Friday, August 23, 2019

Family Is the Best!!!


One weekend in my annual calendar is permanently booked.
It's booked in a lot of calendars among my extended family members.
That special weekend is the first one in August.

Wherever we live, if we possibly can, my extended family heads
for Smith's Cove, Nova Scotia, to join other family members who live there.
We may come for three or four days, tens days, or several weeks,
but however long our trips, we make sure they overlap that first weekend in August.


First Sight of Home!
Bear Island and Digby Gut
from the Bear River Bridge
Nova Scotia, Canada
July 2019
© M. Louise (MacBeath) Barbour/Fundy Blue
All Rights Reserved



Parents, siblings, aunts, uncles, cousins, friends, grandparents,
grandchildren, husbands, wives, and significant others,
we all get together and cram everything we can into the time we have.
It seems like one big, extended party with ever-changing activities.

A definite highlight among all the highlights is the lobster-scallop feast
my sister Donnie and her husband Martin host every year
for the descendants of our parents Don and Sara MacBeath
and all the significant others, relatives, and friends this event brings together.


My Sister Donnie
Smith's Cove
Nova Scotia, Canada
August 7, 2019
© M. Louise (MacBeath) Barbour/Fundy Blue
All Rights Reserved





Martin on Scallop Duty
August 7, 2019
© M. Louise (MacBeath) Barbour/Fundy Blue
All Rights Reserved




What we do doesn't matter.  
What matters is that we are together.

The MacBeath, Mundry, Heembrock, and Barbour Branch
of Our Extended Family
Front:  Left to Right
Sara, Susan, Barb, Louise (Me), Bertie, Natalie, Donnie 
Back:  Left to Right
Gavin, Roy, Terry, Peter, Martin, Krista
Photographer:  Olivia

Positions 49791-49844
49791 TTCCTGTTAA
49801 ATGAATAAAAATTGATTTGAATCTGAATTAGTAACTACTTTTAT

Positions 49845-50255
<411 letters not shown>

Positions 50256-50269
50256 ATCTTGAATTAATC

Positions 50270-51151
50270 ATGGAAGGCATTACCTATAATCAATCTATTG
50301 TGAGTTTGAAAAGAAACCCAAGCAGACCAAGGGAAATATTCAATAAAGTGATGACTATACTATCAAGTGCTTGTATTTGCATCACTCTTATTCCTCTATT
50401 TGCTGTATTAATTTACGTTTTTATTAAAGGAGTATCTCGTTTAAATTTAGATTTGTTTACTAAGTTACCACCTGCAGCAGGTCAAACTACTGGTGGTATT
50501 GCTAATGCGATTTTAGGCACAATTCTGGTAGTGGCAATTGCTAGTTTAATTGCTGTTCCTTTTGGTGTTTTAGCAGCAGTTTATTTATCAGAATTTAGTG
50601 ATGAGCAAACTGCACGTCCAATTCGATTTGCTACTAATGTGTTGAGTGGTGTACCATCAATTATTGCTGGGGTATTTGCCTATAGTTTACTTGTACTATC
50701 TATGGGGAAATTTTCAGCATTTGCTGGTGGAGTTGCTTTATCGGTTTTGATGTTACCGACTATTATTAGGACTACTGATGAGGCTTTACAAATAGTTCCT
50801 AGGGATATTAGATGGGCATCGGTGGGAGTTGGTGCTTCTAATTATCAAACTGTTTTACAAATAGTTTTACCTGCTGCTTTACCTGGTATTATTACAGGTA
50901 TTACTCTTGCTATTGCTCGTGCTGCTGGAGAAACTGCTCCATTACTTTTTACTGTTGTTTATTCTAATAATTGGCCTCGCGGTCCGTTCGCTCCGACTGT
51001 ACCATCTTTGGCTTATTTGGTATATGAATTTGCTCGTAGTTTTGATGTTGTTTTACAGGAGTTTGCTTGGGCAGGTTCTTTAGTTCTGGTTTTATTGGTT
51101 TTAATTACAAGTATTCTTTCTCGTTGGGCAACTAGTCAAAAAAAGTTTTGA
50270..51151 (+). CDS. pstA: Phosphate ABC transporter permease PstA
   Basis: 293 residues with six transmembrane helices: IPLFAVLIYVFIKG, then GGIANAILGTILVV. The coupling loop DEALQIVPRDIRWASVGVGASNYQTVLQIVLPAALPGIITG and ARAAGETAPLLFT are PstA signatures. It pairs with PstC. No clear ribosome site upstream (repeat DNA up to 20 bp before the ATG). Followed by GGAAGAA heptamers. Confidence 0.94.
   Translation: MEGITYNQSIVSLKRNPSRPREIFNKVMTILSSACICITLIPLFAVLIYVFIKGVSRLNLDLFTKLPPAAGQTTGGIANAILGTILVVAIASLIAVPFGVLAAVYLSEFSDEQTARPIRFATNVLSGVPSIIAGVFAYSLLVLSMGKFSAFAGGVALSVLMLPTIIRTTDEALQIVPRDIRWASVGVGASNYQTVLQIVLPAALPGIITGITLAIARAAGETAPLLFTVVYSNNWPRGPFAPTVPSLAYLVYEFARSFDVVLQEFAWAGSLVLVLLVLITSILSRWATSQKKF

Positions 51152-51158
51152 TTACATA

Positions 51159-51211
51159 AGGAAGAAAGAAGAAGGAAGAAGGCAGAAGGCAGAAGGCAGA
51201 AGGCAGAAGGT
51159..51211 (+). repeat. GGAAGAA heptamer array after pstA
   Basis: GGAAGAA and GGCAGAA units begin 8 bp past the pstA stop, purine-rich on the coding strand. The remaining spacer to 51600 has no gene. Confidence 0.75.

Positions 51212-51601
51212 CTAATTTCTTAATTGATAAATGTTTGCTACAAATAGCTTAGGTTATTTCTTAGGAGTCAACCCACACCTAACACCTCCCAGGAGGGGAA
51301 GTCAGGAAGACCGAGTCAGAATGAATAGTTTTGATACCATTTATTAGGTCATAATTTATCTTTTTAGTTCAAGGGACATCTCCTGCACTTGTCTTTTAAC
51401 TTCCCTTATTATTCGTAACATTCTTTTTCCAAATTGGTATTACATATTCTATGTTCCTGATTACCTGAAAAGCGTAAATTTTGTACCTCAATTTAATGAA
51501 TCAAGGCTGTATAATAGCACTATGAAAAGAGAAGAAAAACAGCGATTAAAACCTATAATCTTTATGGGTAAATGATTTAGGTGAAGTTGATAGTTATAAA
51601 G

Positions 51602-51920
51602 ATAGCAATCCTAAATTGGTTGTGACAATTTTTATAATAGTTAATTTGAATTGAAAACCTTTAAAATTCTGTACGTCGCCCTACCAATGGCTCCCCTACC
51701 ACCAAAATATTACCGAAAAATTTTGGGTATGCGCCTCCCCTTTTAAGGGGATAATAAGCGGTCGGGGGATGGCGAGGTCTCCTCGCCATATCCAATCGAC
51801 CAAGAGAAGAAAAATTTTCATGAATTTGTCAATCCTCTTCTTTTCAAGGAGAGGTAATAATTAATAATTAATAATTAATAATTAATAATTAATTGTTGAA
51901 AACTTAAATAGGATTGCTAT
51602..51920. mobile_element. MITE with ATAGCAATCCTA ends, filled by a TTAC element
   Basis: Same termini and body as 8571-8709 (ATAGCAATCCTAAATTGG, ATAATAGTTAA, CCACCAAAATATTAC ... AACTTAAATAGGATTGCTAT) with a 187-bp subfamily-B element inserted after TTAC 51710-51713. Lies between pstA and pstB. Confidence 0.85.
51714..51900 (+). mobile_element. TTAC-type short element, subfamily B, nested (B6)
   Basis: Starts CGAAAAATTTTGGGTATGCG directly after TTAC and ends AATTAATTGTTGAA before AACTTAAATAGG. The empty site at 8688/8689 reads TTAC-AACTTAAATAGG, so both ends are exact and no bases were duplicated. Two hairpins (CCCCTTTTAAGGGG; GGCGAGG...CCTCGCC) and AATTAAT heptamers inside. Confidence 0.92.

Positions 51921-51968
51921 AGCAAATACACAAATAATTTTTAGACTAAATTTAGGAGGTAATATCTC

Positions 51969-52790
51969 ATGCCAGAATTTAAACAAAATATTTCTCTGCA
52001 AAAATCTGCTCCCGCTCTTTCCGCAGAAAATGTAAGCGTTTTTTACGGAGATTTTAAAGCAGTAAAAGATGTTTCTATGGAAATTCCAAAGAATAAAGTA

August 7, 2019
© M. Louise (MacBeath) Barbour/Fundy Blue
All Rights Reserved



Olivia, Honorary Sister, Daughter, Cousin, Niece
with Donnie, Pete, Sue, Roy, Terry, and Bertie
August 7, 2019
© M. Louise (MacBeath) Barbour/Fundy Blue
All Rights Reserved



We all chip in for the lobsters and scallops and drinks,
and a number of us prepare special hors d'oeuvres or a side dish.
My claim to fame is my homemade guacamole.

Bertie's Claim to Fame:  The Salad
with Martin and Terry
August 7, 2019
© M. Louise (MacBeath) Barbour/Fundy Blue
All Rights Reserved



Guaranteed the evening will include ferocious card games,
noisy yard and parlor games, a huge bonfire in the fire ring,
a fabulous playlist of music put together by Martin,
and way too much to eat and drink.

And of course, photographs.
We Five, my brother, my sisters, and I, always must get a photo of us.

The First We Five Photo
Donnie, Barbie, Me with Bertie, and Roy with Gretchen
Margaretsville
Nova Scotia, Canada
April, 1959
© M. Louise (MacBeath) Barbour/Fundy Blue
All Rights Reserved



The Latest We Five Photo
Barb, Bertie, Roy, Me, and Donnie
Smith's Cove
Nova Scotia, Canada
August 7, 2019
© M. Louise (MacBeath) Barbour/Fundy Blue
All Rights Reserved



Some of the NexGen
Gavin, Sara, Krista, Natalie,
and Olivia
August 7, 2019
© M. Louise (MacBeath) Barbour/Fundy Blue
All Rights Reserved



OurGen
Front:  Left to Right
Susan, Barb, Louise (Me), Bertie, Donnie 
Back:  Left to Right
Roy, Terry, Peter, and Martin
August 7, 2019
© M. Louise (MacBeath) Barbour/Fundy Blue
All Rights Reserved




Here are some more photos from this highlight of my year.

Bertie, Krista, and Terry
August 7, 2019
© M. Louise (MacBeath) Barbour/Fundy Blue
All Rights Reserved



Barb
August 7, 2019
© M. Louise (MacBeath) Barbour/Fundy Blue
All Rights Reserved





Sara (standing) and Olivia
August 7, 2019
© M. Louise (MacBeath) Barbour/Fundy Blue
All Rights Reserved



Gavin and Krista
Donnie and Martin's "Children"
August 7, 2019
© M. Louise (MacBeath) Barbour/Fundy Blue
All Rights Reserved



Peter shows his daughter Sara how to prepare a lobster.
August 7, 2019
© M. Louise (MacBeath) Barbour/Fundy Blue
All Rights Reserved



Sara ~ I've got this!!!
August 7, 2019
© M. Louise (MacBeath) Barbour/Fundy Blue
All Rights Reserved





Martin relaxes for a bit.
August 7, 2019
© M. Louise (MacBeath) Barbour/Fundy Blue
All Rights Reserved




Louise (me) and Sue
August 7, 2019
© M. Louise (MacBeath) Barbour/Fundy Blue
All Rights Reserved



Barb and Sara
August 7, 2019
© M. Louise (MacBeath) Barbour/Fundy Blue
All Rights Reserved




Natalie
Bertie and Peter's Youngest
August 7, 2019